More than 1,000 Christians and Muslims arrived in Lebanon 'cold and with nothing'
Church aid workers scrambled to find housing for hundreds of Syrian refugees who have fled to neighbouring Lebanon because of ongoing violence between Syrian forces and armed rebels.
About 200 families – more than 1,000 people overall – made their way to the border town of Qaa in the Bekaa Valley in eastern Lebanon and were struggling in the region’s near-freezing temperatures.
Fr Simon Faddoul, president of Caritas Lebanon, told the American Catholic News Service that “women and children and the elderly are coming out in the cold, with nothing but the clothes on their backs, to seek safety”.
“It’s very cold, and they have nothing,” he said.
The UN refugee agency said that as many as 2,000 Syrians crossed into Lebanon on Monday and Tuesday to escape the violence that has claimed hundreds of lives.
Fr Faddoul said most of the refugees arrived on foot from areas near the besieged city of Homs.
“They are leaving the young men behind in Syria to guard their houses” from attack, Fr Faddoul said.
“These are people fleeing from war, their homes under bombardment. Things are getting out of hand,” he added.
Before the latest surge, about 100 families had fled to Lebanon in recent weeks and were receiving assistance from Caritas, the priest said.
Fr Faddoul estimated that about 40 of the newly arrived families were Christian, while the rest were Muslim.
“This has nothing to do with religion. Whenever there is suffering, we have to be there with them and to help them,” he said.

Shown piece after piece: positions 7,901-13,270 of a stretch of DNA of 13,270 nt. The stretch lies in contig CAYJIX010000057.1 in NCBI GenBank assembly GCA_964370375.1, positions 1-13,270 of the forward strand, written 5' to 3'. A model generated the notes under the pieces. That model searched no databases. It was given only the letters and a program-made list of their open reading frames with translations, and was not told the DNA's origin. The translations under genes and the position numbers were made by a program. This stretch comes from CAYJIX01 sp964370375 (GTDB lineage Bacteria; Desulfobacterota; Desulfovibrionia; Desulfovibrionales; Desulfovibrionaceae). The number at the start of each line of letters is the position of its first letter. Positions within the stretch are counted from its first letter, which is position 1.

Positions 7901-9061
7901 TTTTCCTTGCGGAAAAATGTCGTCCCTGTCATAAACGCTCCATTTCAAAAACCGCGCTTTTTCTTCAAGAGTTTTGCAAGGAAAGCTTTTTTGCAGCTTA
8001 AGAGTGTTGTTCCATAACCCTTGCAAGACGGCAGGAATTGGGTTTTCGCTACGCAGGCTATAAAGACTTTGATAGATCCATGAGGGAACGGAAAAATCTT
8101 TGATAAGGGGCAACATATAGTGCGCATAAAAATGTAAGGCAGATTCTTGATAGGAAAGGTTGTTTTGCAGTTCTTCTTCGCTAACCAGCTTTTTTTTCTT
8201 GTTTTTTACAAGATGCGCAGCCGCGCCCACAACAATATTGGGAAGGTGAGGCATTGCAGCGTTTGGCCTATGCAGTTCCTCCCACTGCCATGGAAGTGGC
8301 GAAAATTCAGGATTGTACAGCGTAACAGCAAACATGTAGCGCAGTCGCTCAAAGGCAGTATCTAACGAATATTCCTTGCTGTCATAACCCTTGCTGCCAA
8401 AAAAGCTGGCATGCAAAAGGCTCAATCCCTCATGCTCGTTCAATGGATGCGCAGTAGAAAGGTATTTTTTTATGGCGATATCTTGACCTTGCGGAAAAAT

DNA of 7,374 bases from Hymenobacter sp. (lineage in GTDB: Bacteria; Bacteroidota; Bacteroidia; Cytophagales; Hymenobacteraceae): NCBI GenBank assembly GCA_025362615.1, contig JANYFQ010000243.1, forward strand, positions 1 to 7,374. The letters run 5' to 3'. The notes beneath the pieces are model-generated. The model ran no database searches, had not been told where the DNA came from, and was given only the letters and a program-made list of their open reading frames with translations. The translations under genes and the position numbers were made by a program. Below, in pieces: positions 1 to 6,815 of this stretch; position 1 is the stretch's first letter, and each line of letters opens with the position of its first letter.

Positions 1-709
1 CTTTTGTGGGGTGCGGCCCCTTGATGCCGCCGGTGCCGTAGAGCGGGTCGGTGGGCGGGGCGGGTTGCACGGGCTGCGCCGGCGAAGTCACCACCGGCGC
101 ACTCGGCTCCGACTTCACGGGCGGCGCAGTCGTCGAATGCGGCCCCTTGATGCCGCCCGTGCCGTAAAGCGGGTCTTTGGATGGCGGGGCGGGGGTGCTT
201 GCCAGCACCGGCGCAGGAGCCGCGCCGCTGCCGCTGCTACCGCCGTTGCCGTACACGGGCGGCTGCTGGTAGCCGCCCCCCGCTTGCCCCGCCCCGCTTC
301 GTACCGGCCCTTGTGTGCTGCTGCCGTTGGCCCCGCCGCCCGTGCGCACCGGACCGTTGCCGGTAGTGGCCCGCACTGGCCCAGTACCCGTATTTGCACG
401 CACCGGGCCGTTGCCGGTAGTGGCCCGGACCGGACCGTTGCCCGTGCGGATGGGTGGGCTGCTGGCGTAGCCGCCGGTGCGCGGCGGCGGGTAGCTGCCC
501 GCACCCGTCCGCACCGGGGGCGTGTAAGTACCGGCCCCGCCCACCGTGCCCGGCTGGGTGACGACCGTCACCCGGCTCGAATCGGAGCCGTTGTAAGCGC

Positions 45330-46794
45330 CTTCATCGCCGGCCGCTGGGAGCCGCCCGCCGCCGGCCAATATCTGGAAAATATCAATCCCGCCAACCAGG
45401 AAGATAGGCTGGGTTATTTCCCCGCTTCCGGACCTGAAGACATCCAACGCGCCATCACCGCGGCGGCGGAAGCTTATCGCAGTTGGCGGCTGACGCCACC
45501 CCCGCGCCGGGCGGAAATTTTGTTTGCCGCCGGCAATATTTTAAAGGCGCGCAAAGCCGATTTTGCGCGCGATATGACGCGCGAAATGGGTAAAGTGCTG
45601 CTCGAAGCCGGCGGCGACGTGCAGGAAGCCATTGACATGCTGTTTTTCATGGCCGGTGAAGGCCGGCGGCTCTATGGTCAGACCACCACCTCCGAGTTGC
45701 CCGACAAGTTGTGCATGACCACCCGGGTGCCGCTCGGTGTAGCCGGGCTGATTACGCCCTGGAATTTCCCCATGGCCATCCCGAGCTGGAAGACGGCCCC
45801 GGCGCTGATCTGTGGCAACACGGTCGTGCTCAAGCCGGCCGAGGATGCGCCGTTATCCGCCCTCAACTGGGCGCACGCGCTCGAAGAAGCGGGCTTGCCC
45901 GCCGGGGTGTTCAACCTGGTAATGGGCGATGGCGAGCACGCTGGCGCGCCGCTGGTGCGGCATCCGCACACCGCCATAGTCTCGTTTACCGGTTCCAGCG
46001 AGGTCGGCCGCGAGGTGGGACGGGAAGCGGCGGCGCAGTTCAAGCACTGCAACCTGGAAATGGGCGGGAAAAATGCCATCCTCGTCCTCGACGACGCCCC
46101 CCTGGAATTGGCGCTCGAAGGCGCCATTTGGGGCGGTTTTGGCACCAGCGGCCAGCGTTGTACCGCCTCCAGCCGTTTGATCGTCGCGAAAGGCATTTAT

Caritas has deployed two social workers and about 15 volunteers in Qaa. They have distributed 300 blankets and personal hygiene kits.
Fr Faddoul said the availability of adequate housing in the poverty-ravaged town of Qaa is limited. About 30 to 35 refugees are crammed into rooms that are about 126 square feet in size. Caritas is collaborating with municipal officials to locate homes that three or four families could share.
Caritas Lebanon has had a regular presence in the Bekaa Valley, with coordinating programs in agriculture, farming and irrigation to address the region’s poverty in the region.
“Now we have so many concerns, how to find shelters, especially if the situation (in Syria) drags on,” Faddoul said.
“We hope the situation doesn’t deteriorate further,” he added.
In Ottawa, Ontario, Carl Hetu, national director of the Catholic Near East Welfare Association, said his agency was monitoring the situation of Christians in Syria.
“Right now there are thousands of people who are displaced, among them are Christians, but that has been because of the conflict, not because of direct attacks on them,” he said in early March.
“Christians are stuck between a rock and a hard place,” Hetu said. “They cannot show approval of the Assad government, but they have to be careful because they can’t be seen to be supporting the rebels, either.”
He said his agency was preparing for a possible massive influx of Syrian refugees to neighbouring Turkey, Lebanon and Jordan should the already tense situation grow worse.
“Our offices in Jordan and Beirut are expecting the worst if the country goes into wide civil war or the Assad government falls,” he said.
Contributing to this story was Deborah Gyapong in Ottawa.